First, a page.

|About this Daily Classroom Special
Critter Corner allows teachers and students to learn and share experiences about organisms that can be kept in the classroom. Critter Corner is
maintained by Judith Jones, teacher at East Chapel Hill High School (NC) and
Teachers Network web mentor. E-mail Judith. Make sure to visit Judy's other Daily Classroom Special, The
Time Travel Interviews with Famous Scientists.
To the Critter Corner Directory.
In the fall of 1996, I received a box from the Carolina Biological Supply Company
in Burlington, North Carolina. The custodians brought the box to me immediately because the words "LIVE ANIMAL" were stamped boldly upon it and the office was anxious to be rid of it!
My biology students were eager to explore the contents so we opened the box immediately and set up a habitat for our new classroom tarantula. The spider came to us rather thin but was
an eager eater from day one. We gave it two large juicy crickets which it grabbed quickly. Today (fall 1997) it is a plump, healthy spider that has already molted once. Our spider is
a South American rosy tarantula; however, there are others that are excellent in a classroom.
brown tarantula - Aphonopelma sp.
pink-toed tarantula - Avicularia avicularia
South American rosy tarantula - Grammostola sp.
General Physical Description
Tarantulas are large, hairy spiders. The rosy-haired tarantula is soft dark brown with interspersed pink hairs that are beautiful in the light. Our Rosy has a cephalothorax-abdomen
length of about 6 cm. Adding the four pair of hairy jointed legs brings the total length to about 8 cm. There are two pairs of spinnerets at the end of the abdomen. (When we
received Rosy, she impressed us by spinning "silk" around her cricket prey on the very first day.) As well as the four pair of legs there is a pair of pedipalps in the front of the cephalothorax.
On the underside of the tarantula is a most impressive pair of fangs! Though no spider bite is particularly pleasant, the tarantula is not much more poisonous to humans than
a bee. However, if someone is allergic to bees, they might be sensitive to spider venom.
Tarantulas are nocturnal so they might be rather quiet during the day. When given a cricket, the tarantula grabs it with legs and fangs and injects poison to immobilize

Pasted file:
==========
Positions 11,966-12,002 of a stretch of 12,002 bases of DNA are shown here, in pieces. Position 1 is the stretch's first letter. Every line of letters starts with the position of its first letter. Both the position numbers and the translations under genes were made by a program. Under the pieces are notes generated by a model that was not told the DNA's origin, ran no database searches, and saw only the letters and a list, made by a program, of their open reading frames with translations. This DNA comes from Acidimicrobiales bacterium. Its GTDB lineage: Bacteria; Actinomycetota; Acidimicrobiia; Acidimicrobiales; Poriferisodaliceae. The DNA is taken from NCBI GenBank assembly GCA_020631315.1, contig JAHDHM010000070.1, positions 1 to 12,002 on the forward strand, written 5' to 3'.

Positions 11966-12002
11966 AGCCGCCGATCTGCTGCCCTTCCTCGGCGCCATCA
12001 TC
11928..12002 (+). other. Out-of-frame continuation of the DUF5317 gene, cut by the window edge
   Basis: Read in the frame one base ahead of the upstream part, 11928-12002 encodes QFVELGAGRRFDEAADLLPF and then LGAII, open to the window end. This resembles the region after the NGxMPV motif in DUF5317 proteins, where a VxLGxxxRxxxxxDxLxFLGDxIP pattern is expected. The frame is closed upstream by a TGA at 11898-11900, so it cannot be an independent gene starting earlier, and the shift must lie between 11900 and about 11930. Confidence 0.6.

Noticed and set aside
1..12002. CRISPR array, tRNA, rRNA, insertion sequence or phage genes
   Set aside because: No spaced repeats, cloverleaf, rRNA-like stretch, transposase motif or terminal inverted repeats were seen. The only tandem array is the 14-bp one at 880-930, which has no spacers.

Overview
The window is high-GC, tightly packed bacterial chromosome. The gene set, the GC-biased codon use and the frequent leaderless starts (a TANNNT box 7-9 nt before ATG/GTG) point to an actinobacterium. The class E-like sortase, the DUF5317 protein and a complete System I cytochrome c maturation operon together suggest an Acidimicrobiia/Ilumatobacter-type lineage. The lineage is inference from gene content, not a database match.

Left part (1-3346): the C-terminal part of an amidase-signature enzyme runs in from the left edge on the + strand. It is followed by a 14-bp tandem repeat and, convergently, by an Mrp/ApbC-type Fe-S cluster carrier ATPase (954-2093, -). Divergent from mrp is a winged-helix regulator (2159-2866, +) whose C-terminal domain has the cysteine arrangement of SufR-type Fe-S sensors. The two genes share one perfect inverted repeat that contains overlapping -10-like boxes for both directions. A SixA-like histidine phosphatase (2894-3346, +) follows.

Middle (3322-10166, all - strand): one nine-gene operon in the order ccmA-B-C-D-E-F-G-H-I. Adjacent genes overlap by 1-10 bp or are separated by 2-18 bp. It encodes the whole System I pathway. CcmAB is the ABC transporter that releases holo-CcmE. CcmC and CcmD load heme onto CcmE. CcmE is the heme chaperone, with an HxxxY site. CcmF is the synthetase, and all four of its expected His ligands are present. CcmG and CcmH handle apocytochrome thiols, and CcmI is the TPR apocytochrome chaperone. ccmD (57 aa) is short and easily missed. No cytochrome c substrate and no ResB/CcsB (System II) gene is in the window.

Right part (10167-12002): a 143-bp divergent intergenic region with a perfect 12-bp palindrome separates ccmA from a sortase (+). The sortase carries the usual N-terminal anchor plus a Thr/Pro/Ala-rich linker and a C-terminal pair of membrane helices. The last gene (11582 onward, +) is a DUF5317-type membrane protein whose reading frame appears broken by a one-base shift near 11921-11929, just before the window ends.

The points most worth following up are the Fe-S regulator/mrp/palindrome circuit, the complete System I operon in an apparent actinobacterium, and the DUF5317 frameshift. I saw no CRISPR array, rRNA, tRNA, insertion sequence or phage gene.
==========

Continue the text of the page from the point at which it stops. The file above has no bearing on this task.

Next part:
the insect. Enzymes are secreted to begin the external digestion. Then the spider sort of sucks out the "juice" of the insect. Sometimes the spider will spin a web over the remains.
When handled, some American tarantulas will "throw" special hairs on their abdomen. There are called "urticating" hairs because they have little barbs and can imbed in soft
tissue. This is very helpful to the tarantula if a predator tries to have it for lunch! The spider can just throw these hairs into the eyes of the predator! However, our docile
Rosy does not have the ability to throw hairs. Female tarantulas molt (shed their skins). This is a most remarkable event. Students will look into the cage and be sure that
the spider has cloned itself! The molting is a perfect replica of the spider.
Spiders molt in order to grow. They shed one exoskeleton and then a new larger one hardens around the spider. When ready to molt, the spider stops eating for a few
days. Then it lies on its back and literally steps out of its old exoskeleton. When you see the spider on its back, it is not dead - just molting!
It is unlikely that you will breed spiders in captivity, but students will be interested in how spiders mate and reproduce. The male has special palps on his pedipalps.
He takes sperm from his genitals onto his palps and inserts the sperm into the female's genitalia - a slit on the ventral side of the abdomen. Males only live a few
months after mating. (Females can live up to 25 years!) The female will deposit the eggs and perhaps spin a web-type nest to protect them until they hatch - but this
varies with the species.
A simple aquarium is adequate. I use a 10 gallon aquarium with a fine screen lid. Spiders need good air exchange because they generally do not like humidity. However,
our South American spider prefers a little more humidity than some. A little light misting is nice, occasionally. I put gravel on the bottom. Vermiculite will work,
too. Rosy is a burrowing spider so I have provided her with a hiding place by building a nice rock cave. There is also a small dish of water in her cage. Tarantulas
do fine at room temperature. Rosy prefers a temperature during the day that is a bit warmer than our air-conditioned school. If your classroom gets colder, you might
like to provide a heater under the cage or under the gravel.
Food and Feeding Schedule
Tarantulas do fine by eating about twice a week. I put in 2-3 crickets twice a week and remove any that are not eaten during the day. It is best to try and feed them
a variety of insects. Your students can help with this. They can become very good at bringing beetles and other interesting appetizers! Some tarantulas will even eat
Tarantulas can actually be handled if you are careful. Most of the care needs to be taken so that you don't hurt the tarantula! With a docile tarantula (the South
American rosy tarantula is one of the best), you just put your flat hand in front of the spider and gently tickle the back legs until the spider crawls onto your hand.
If you are very careful, you can grab very gently with your thumb and finger between the second and third pair of legs where they join to the body. If it is still too
active, it will probably slow down if you cup both hands over it. We don't handle Rosy very much. Mainly, we like to observe her behavior while she is in her cage.